Most liberal economists seem to think that we need a much bigger stimulus package than the one we passed in February.  However, most liberal economists also seem to think that Barack Obama ought to listen to Paul Volcker more than he does.  So now what do they think?

    The U.S. economy is “leveling off at a low level” and doesn’t need a second fiscal stimulus package, said former Federal Reserve Chairman Paul Volcker, one of President Barack Obama’s top economic advisers.

    Volcker, head of Obama’s Economic Recovery Advisory Board, said the 6.1 percent decline in first-quarter gross domestic product reported by the government today was “expected.” More recent data show the contraction in housing, business spending and inventories has slowed, and stimulus spending is only just beginning to hit the economy, he said.

    That’s from Bloomberg Television’s “Conversations with Judy Woodruff,” which will air this weekend. There was also this about regulatory reform:

    Volcker said he and National Economic Council Chairman Lawrence Summers have disagreed about how heavily regulated the financial industry should be.

    “We’ve had a little talk about this,” Volcker said. “I’m sure he’ll recognize the wisdom of my views sooner or later.”

    That’s a conversation it would be interesting to hear more about, wouldn’t it?

  • Are Canadian Banks the Answer?


    David Leonhardt’s interview with President Obama includes a fair amount of conversation about the economy, including a question about whether big banks need to be split up:

    THE PRESIDENT: You know, I’ve looked at the evidence so far that indicates that other countries that have not seen some of the problems in their financial markets that we have nevertheless don’t separate between investment banks and commercial banks, for example. They have a “supermarket” model that they’ve got strong regulation of.

    Like Canada?

    THE PRESIDENT: Canada being a good example….So — that doesn’t mean that, for example, an insurance company like A.I.G. grafting a hedge fund on top of it is something that is optimal….And in that sense I think you can make an argument that there may be a breaking point in which functions are so different that you don’t want a single company doing everything.

    But when it comes to something like investment banking versus commercial banking, the experience in a country like Canada would indicate that good, strong regulation that focuses less on the legal form of the institution and more on the functions that they’re carrying out is probably the right approach to take.

    I’m sort of waffly on the whole question of limiting bank size, but this isn’t an especially persuasive answer.  The experience of Canada is, I suppose, an existence proof that big banks can be regulated effectively, but when Obama says “other countries” he sure seems to be suggesting more than just Canada.  And frankly, I think he’d run out of examples pretty quickly.  After all, big banks Europe are in pretty bad shape.  Ditto for big banks in Japan following their property crash.  And big banks in Russia.  And big banks in Asia following their 1997 meltdown.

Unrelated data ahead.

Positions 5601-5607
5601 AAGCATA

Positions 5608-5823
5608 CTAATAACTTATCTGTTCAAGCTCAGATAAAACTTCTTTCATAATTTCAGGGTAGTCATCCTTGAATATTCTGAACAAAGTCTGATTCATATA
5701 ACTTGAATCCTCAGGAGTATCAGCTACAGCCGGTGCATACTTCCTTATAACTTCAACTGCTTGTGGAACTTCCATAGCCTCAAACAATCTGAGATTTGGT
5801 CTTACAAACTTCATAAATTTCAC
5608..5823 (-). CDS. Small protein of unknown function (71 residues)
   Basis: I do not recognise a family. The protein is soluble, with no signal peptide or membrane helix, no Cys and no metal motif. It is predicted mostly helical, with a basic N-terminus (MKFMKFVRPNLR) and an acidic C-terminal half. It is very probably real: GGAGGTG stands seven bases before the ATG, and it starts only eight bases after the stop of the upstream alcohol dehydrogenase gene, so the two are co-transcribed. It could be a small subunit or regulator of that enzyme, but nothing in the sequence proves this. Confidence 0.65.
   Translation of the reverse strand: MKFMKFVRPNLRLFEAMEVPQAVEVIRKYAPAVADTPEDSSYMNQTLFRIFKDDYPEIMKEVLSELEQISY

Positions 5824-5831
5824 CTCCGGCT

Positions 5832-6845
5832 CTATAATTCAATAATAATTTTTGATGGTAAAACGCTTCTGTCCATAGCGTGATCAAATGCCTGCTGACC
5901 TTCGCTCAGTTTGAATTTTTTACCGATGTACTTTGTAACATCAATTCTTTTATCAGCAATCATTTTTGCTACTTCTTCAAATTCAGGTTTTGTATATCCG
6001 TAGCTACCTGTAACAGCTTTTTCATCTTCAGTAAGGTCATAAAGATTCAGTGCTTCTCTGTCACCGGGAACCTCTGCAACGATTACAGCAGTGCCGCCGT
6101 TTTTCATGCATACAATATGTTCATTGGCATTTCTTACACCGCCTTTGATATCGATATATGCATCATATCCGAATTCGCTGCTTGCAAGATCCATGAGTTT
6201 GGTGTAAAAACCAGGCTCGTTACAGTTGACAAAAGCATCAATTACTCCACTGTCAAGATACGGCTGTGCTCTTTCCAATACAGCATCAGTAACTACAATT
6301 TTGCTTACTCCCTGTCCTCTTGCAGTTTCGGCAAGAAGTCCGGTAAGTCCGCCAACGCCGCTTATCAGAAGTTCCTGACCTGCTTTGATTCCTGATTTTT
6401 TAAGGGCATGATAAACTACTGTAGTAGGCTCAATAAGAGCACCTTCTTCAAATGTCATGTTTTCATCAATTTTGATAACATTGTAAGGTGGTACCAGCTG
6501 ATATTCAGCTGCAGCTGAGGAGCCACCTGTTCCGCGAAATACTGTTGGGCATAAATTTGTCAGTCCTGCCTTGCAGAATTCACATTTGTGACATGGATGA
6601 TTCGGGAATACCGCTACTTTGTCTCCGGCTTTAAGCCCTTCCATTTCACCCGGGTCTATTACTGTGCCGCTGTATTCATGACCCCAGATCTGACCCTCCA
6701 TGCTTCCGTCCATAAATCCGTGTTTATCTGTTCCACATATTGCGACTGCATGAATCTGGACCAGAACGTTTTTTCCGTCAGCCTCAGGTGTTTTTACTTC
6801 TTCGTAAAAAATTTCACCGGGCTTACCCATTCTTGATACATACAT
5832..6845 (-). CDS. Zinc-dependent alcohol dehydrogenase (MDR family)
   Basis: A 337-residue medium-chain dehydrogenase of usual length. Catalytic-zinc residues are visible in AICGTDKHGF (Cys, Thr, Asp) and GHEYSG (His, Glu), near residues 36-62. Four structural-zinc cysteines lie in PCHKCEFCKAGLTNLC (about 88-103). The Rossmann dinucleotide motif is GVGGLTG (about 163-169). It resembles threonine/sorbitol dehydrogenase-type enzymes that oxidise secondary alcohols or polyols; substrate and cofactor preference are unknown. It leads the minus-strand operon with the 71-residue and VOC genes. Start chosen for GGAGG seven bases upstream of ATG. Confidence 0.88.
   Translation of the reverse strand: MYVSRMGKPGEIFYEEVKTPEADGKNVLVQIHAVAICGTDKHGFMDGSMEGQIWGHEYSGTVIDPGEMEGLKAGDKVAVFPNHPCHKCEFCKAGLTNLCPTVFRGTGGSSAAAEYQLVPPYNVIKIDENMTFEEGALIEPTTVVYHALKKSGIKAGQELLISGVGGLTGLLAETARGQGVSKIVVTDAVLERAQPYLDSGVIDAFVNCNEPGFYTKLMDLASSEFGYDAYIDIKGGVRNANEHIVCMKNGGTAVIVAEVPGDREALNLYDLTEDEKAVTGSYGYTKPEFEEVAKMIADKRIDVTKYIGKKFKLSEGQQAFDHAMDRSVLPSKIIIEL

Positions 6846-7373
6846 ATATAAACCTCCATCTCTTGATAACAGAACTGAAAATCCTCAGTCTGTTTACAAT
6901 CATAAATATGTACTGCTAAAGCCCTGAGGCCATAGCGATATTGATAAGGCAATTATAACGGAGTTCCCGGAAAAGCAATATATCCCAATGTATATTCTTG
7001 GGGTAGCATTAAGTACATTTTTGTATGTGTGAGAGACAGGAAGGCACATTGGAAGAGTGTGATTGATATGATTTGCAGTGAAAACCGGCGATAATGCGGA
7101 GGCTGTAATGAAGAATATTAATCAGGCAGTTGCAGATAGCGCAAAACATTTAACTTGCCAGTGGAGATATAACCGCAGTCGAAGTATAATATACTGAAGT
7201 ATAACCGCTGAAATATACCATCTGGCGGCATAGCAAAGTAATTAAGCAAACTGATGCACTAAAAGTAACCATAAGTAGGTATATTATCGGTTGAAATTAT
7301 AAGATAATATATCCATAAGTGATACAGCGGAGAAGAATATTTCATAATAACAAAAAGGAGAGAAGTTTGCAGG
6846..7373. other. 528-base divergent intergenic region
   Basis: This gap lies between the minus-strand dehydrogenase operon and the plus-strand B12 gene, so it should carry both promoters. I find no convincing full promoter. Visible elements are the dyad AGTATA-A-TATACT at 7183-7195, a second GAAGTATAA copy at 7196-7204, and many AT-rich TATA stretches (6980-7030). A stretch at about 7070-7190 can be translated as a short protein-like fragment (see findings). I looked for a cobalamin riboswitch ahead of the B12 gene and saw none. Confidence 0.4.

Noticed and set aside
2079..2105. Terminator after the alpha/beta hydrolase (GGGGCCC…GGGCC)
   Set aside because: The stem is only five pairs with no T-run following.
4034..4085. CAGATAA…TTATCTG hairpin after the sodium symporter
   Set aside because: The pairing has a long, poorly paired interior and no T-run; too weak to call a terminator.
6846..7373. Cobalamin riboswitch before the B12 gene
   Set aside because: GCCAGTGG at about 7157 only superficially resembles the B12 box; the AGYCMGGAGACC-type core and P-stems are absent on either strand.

In some sense, I guess this comes down to a belt and suspenders issue.  I suspect Obama is basically right: regulating leverage is more crucial than regulating bank size.  A big bank with reasonable gearing is pretty safe.  But if you really want to be safe, you’ll have a fallback: not only will you regulate leverage, but you’ll limit bank size and complexity as well, so that even if a bank manages to evade the leverage rules it still can’t do too much damage.  It can only do that if it manages to evade two separate sets of rules.

    More to the point, though, I wish Leonhardt hadn’t let Obama off the hook by feeding him the Canada example.  I would have have been curious to hear what Obama had to say without prompting.  Does he really think the banking system in the rest of the world is doing well because it’s better regulated than ours?  I’m not sure the evidence supports that.

  • Hundred Days Summary


    According to CBS News White House correspondent Mark Knoller — who’s apparently an obsessive record keeper — in his first hundred days Barack Obama has held 16 news conferences, given 115 speeches, held one cabinet meeting, signed 12 bills, visited the capitol 8 times, gone on 3 overseas trips, visited Camp David 4 times, flown on Air Force One 34 times, issued 17 proclamations, gone on one golf outing, and attended at least 10 sporting events.  More here.

  • Swine Flu


    Ezra Klein passes along the news that Israel’s ultra-orthodox deputy health minister has some taxonomic concerns about our flu epidemic:

    Yakov Litzman said the reference to pigs is offensive to both religions and “we should call this Mexican flu and not swine flu,” he told a news conference at a hospital in central Israel.

    Both Judaism and Islam consider pigs unclean and forbid the eating of pork products.

    I don’t get it.  Even taking this craziness on its own terms, what’s the problem?  Pigs are unclean, flu is unclean, it makes perfect sense that a bad thing like a flu pandemic would come from a bad thing like herds of swine.  What’s the deal here?

    UPDATE: There’s also this from Dr. Sanne Magnan, Minnesota’s health commissioner: “We’re trying to get away from the term ‘swine flu,’” Magnan said at a press conference today….A possible reason for the name change: The “swine flu” label has the nation’s pork industry squealing, as hog prices plummet in apparent worry over public misperceptions that pork is unsafe to eat.

    Yeesh.  But at least the motivation is pretty obvious here.

  • CNN and Jim DeMint


    This is annoying.  Here is CNN’s Political Ticker today describing an interview with South Carolina senator Jim DeMint:

    DeMint says he isn’t worried. He denied that the GOP has become a southern party, attributing Republican losses in the northeast to some northern voters who have left the region and moved south hoping to avoid labor unions and “forced unionization.”